Published in Germany in 1932; published in translation by Other Press on March 3, 2015
The Blood Brothers are a group of boys (mostly in their teens) living rough and dispensing rough justice in Berlin in the early 1930s. They're all running from something -- from home, from an institution, from the law. They live in fear of apprehension, of being asked for their papers, of spending a night without food or shelter. Like hundreds of other boys in Berlin, they "prefer to starve at liberty to being half-fed in welfare."
Willi Kludas, older than the rest, jumps the wall and escapes an institution after beating one of the staff members. He takes a harrowing trip to Berlin, then scrounges for money so he can pay to sleep in a basement, buy cigarettes, or purchase the affection of a girl. His story is similar to Ludwig's, who is also arrested as a runaway. When Ludwig escapes, he is arrested for a crime he didn't commit. Of course, he runs again at his first opportunity, but not before spending time in various institutions. It is Ludwig who introduces Willi to the rest of the gang.
Willi and Ludwig are the primary characters but other gang members make regular appearances. Fred joins the gang after escaping from the room into which his father has locked him. Walter is frail but is deemed heroic after being shot in a dustup with a rival gang. Heinz can't hold his liquor. Fred cooks up most of the illegal schemes to keep the gang in money. Konrad and Jonny provide the gang's muscle. Ulli leads (more or less) an "affiliated" gang.
The novel's moral focus sharpens when the gang turns to picking pockets and stealing purses for survival. Not all gang members are comfortable with theft. Even the ones who steal tend to be decent young men who did not choose their lives, who commit crimes as a last resort, preferring to work when they can -- although, without papers, their work is limited to shoveling snow and mending shoes. But what can gang members do who disagree with the crimes the gang commits? The Blood Brothers take care of each other with a fierce loyalty that was missing in their own families. Refusing to participate would be an unforgivable measure of disloyalty. Is it worth leaving the gang in order to hold one's moral center, even if that means losing the protection and companionship that are essential to surviving on the street? Are the other means of survival even worse than stealing?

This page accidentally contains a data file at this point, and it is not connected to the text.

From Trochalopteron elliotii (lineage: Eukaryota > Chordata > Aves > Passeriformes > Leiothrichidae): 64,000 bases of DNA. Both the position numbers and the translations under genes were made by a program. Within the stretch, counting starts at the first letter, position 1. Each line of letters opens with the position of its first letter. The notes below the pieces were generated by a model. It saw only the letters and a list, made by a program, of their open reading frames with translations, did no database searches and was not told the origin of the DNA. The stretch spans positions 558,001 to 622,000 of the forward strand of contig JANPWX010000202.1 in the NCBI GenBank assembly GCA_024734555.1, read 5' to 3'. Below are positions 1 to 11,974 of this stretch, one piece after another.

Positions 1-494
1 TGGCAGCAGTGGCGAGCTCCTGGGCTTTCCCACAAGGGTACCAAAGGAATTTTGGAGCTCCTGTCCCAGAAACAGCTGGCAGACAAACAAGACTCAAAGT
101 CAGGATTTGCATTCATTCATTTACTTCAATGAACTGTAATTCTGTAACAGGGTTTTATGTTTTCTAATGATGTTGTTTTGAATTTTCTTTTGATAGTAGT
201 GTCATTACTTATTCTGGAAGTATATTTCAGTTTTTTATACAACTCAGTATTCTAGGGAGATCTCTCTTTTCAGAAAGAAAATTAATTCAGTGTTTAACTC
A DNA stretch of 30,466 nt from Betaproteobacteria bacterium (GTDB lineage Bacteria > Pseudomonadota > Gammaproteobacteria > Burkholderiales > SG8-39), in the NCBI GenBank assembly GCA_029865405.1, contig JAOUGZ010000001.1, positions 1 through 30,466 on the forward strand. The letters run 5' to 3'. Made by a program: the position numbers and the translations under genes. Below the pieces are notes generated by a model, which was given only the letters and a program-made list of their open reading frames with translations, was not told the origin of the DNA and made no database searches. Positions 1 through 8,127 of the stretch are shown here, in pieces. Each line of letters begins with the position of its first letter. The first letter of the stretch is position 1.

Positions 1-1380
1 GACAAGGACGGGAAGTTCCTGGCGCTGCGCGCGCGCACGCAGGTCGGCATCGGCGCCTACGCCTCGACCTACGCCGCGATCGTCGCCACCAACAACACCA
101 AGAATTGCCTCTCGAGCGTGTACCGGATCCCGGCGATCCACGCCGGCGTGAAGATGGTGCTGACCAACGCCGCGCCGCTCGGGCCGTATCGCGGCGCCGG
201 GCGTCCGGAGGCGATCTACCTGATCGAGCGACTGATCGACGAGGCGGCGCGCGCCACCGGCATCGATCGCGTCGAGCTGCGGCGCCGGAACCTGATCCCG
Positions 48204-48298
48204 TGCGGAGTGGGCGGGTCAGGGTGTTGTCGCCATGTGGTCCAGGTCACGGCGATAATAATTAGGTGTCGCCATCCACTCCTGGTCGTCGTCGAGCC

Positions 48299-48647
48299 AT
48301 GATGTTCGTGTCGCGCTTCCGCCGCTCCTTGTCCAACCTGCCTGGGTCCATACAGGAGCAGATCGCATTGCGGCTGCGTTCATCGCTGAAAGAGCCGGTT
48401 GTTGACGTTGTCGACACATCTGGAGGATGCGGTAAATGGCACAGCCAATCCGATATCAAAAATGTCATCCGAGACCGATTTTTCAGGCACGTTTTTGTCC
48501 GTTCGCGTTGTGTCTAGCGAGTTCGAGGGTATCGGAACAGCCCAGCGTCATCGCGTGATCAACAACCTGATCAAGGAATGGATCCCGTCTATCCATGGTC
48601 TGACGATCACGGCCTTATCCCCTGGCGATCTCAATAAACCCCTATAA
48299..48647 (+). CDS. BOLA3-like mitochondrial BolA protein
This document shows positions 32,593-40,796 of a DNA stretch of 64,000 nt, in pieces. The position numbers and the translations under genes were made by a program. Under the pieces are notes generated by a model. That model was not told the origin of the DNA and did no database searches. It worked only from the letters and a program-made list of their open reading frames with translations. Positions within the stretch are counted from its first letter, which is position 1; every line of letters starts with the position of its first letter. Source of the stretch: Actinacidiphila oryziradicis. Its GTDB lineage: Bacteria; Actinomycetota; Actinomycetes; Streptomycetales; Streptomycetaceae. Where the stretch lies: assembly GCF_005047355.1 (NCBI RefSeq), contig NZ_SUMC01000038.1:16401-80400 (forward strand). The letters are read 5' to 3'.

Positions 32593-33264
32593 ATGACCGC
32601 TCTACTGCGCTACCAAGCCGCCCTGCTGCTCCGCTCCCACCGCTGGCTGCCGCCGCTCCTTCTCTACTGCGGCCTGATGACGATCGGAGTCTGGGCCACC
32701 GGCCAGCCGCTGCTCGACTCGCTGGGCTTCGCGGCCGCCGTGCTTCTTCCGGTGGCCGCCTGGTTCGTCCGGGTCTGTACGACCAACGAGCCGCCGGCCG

Blood Brothers conveys a strong sense of realism. Ernst Haffner draws a sharp contrast between the Alexanderplatz portrayed in the cinema, a place full of cheap thrills and champagne lounges where "aristocratic gangsters won't do a job except in tops and tails," and the reality of homeless drifters, desperate prostitutes, brutal pimps, brutal police, and the unemployed who depend on casual crime for food. Poverty bedevils youth and the elderly alike.
Blood Brothers doesn't quite achieve the dramatic impact that Haffner must have intended but it does generate sympathy for its unfortunate characters. Except for Willi and Ludwig, there is too little to differentiate the characters from each other. The novel does a better job of depicting the impact of poverty on groups of young men than it does of telling individual stories. The ending is a bit rushed and a tad preachy. The novel is nonetheless an effective condemnation of a system that it more interested in whether people have "papers" than jobs. It's also a testament to the human spirit -- the drive not just to survive but to live free -- and to the bonds of friendship forged by hardship.